Millennium Post

CBI plans to go digital to tackle Rhino poaching in Kaziranga

The Central Bureau of Investigations (CBI) is going to use an unique admixture of information regarding the place of defecation by animals and movement of mobile phones in its vicinity to counter poaching of endangered rhinoceros in Kaziranga national park. The Central Bureau of Investigations is planning to use Digital Forensics technique to investigate the recent killings of Rhinos in Assam. This is the first time that such a technique will be used to probe a case relating to wildlife.

On 9 April, the CBI had registered three cases after reports of poaching of 16 Rhinos already this year in Assam. Senior CBI officials said that the process of digital forensics is to preserve any evidence in its most original form while performing a structured investigation by collecting, identifying and validating the digital information for the purpose of reconstructing past events.

Joint Director, CBI, Keshav Kumar who was instrumental in cracking the Shehla Masood case, explained, ‘Basically digital forensics we mean mobile forensics. Suppose someone who is not a frequent visitor comes to jungle. We pick up suspicious numbers from the identified mobile towers of the area under probe. Then we scrutinize those number and try to find a trail. It helps us as we can back our oral evidence with the electronic one in nailing the accused.'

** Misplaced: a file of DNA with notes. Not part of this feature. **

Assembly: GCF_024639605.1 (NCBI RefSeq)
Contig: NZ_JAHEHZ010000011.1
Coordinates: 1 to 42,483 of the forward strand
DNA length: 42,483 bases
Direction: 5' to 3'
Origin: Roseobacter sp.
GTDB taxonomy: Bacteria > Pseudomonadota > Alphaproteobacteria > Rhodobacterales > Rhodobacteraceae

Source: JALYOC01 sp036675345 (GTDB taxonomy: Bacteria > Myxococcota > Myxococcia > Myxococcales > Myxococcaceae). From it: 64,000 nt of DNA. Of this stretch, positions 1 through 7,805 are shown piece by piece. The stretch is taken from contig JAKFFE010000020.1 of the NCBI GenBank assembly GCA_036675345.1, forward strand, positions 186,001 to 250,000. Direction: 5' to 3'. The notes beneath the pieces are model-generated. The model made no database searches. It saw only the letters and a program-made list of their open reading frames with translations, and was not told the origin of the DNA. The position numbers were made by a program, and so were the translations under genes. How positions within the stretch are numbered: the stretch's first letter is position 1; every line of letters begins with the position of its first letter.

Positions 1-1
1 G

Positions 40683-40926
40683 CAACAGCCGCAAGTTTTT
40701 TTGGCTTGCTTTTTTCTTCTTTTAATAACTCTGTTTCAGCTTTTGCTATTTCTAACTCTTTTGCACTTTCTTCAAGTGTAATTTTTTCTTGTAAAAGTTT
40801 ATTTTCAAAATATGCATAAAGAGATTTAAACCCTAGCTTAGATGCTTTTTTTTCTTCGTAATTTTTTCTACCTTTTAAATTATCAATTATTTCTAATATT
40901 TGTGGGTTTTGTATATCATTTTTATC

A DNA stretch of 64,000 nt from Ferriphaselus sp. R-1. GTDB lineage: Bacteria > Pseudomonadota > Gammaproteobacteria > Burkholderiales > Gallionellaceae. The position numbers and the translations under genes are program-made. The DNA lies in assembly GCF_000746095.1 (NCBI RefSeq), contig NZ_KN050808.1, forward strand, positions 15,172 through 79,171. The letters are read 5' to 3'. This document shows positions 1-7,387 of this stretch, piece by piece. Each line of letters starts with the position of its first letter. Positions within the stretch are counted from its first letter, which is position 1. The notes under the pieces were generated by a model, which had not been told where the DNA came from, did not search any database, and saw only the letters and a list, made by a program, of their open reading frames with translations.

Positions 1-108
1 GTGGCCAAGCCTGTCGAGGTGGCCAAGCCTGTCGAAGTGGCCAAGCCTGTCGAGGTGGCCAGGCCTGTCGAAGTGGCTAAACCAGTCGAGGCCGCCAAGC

He added, 'In case of Rhinos there is a tendency that they defaecate at the same place. With the help of tower dump analysis we can pick up such numbers who are in their vicinity and pick up a trail.' Kumar is scheduled to train Kaziranga officials about the new technique next week.

Poachers had killed 22 rhinos last year, but the number has already reached 16 this year. These poaching took place during July and September in 2012. Sources had earlier said that the use of type-2 AK-47 rifle known as Kalashnikov is what had astonished the local police and the CBI. There were also reports that wildlife authorities are using aerial drones to oversee the sprawling natural game park to protect the one-horned rhinoceros from armed poachers.
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